Items of interest found recently in my RSS feed.What did I miss? Please share what you’ve been reading (and writing!) in the comments.
- Are ethical principles optional?
- In Science We Trust: Poll Results on How You Feel about Science
- New Aurora Webcam Captures Spectacular Videos, Images
- Antique Pressed Orchids Used as Climate Change Data
- Women and malaria research in the 21st century
- Are Pets the New Phone Chargers?
- Wednesday Round Up #121
- Science blog networks now officially kudzu-esque
– “The very fact that our views (individually and collectively) or what is or is not ethical change over time is important to notice. The folks who believe there are “moral facts” in the world for us to discover might account for this in terms of improvements in our ability to perceive such moral facts (or maybe an improvement in our willingness to look for them). Myself, I’m not sure you need to be committed to the existence of objective moral facts to grant that the project of sharing a world with others may change in important and interesting ways as our societies do. And, I don’t think we can rule out the possibility that in some respects, earlier generations may have been jerks, and that we can do better ethically, or at least try to.”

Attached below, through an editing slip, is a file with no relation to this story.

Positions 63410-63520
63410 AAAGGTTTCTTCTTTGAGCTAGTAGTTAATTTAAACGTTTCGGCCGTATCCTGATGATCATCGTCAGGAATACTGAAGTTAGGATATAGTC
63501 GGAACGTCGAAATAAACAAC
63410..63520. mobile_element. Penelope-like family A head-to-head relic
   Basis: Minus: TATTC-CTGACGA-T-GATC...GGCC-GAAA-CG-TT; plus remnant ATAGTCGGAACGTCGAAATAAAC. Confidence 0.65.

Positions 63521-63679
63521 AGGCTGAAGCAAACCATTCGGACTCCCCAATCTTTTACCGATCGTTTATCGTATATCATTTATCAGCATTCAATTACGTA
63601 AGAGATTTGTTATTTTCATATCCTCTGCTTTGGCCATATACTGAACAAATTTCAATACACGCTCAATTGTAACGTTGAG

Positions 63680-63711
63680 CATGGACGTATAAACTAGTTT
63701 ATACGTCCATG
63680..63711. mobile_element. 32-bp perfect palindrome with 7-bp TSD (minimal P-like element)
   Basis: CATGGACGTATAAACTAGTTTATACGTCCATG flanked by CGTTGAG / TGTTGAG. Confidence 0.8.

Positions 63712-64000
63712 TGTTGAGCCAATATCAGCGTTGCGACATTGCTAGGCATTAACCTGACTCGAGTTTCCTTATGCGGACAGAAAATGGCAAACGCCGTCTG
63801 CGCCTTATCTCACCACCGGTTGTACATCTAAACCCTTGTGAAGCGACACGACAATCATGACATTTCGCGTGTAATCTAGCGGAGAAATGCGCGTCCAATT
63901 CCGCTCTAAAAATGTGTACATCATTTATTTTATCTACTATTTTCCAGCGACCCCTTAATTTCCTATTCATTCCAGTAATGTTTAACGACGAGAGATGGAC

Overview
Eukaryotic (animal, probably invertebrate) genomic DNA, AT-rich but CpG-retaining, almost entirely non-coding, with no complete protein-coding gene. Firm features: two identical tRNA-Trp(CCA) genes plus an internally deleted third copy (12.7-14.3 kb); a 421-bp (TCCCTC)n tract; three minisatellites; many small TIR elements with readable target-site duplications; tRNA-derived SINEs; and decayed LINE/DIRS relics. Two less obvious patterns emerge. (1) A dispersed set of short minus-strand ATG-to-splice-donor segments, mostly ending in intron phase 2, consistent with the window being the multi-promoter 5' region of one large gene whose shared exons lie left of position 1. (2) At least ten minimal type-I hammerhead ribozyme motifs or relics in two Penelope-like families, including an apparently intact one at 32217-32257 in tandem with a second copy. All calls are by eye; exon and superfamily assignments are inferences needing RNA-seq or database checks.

– “attitudes differed widely depending on particular issues–climate, evolution, technology–and on whether respondents live in the U.S., Europe or Asia.”
– “The camera goes live between dusk and dawn, which is currently about 12 a.m. to 8 a.m. EST (or 5 a.m. to 1 p.m. GMT). The webcam will be live until May 2012.”
– “Plants picked by Victorian collectors up to 150 years ago are a valuable new source of data for ecologists seeking to understand how climate change will affect the timing of flowering plants.”
– “These changes in the global attention to malaria were reflected in the last MIM conference, in the number of registrations, which had increased; in the higher quality of the communications; in the inclusion of relevant topics such as malaria eradication; and in the renewed interest on the impact of malaria in pregnancy.
However, participation of women in malaria research has not increased in line with the increased focus on this disease.”
– “According to the design site Tuvie, Chinese student Yuan Gu has designed a humidifier that can draw its power from a cat.”
– Ginormous roundup of recent science writing
– Wondering what the fallout’s been from the Seed/SB kerfuffle a while back? Carl Zimmer rounds it up.